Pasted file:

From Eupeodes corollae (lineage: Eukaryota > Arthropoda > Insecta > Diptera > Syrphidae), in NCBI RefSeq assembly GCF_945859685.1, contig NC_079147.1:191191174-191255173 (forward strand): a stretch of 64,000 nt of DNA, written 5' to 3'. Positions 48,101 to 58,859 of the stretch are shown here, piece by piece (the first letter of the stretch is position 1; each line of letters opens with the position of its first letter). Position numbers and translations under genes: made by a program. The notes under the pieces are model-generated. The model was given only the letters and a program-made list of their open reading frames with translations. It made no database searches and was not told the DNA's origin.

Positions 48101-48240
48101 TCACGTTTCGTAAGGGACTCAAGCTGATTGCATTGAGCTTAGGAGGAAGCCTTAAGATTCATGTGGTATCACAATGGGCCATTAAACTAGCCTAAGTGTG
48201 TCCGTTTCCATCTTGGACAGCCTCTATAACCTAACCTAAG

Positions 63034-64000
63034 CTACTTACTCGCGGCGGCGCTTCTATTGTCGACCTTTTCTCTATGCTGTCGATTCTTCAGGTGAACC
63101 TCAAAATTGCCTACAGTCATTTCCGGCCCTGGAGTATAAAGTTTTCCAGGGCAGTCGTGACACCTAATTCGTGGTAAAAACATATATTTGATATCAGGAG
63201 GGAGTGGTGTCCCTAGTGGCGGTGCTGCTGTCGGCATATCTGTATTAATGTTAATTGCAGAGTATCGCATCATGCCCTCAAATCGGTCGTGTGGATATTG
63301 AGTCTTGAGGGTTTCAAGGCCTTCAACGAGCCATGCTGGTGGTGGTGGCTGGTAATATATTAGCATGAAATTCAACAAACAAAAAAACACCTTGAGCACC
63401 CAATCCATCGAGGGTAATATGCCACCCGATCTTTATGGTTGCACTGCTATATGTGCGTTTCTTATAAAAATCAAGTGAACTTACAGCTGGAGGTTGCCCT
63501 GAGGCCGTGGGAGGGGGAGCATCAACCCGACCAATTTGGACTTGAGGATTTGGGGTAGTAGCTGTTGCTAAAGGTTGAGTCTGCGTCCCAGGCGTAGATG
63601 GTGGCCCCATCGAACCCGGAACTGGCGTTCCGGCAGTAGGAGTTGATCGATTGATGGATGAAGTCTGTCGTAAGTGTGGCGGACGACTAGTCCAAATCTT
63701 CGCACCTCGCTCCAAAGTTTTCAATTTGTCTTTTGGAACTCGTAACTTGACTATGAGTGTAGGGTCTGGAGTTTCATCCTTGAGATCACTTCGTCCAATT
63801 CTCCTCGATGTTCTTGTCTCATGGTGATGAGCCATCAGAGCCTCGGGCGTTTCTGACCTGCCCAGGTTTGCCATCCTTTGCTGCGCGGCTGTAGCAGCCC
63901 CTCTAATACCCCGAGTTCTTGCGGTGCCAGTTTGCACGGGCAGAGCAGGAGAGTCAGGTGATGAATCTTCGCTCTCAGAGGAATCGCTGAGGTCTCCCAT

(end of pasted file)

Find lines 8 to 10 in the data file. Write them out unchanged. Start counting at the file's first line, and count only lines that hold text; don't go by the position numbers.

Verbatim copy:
63201 GGAGTGGTGTCCCTAGTGGCGGTGCTGCTGTCGGCATATCTGTATTAATGTTAATTGCAGAGTATCGCATCATGCCCTCAAATCGGTCGTGTGGATATTG
63301 AGTCTTGAGGGTTTCAAGGCCTTCAACGAGCCATGCTGGTGGTGGTGGCTGGTAATATATTAGCATGAAATTCAACAAACAAAAAAACACCTTGAGCACC
63401 CAATCCATCGAGGGTAATATGCCACCCGATCTTTATGGTTGCACTGCTATATGTGCGTTTCTTATAAAAATCAAGTGAACTTACAGCTGGAGGTTGCCCT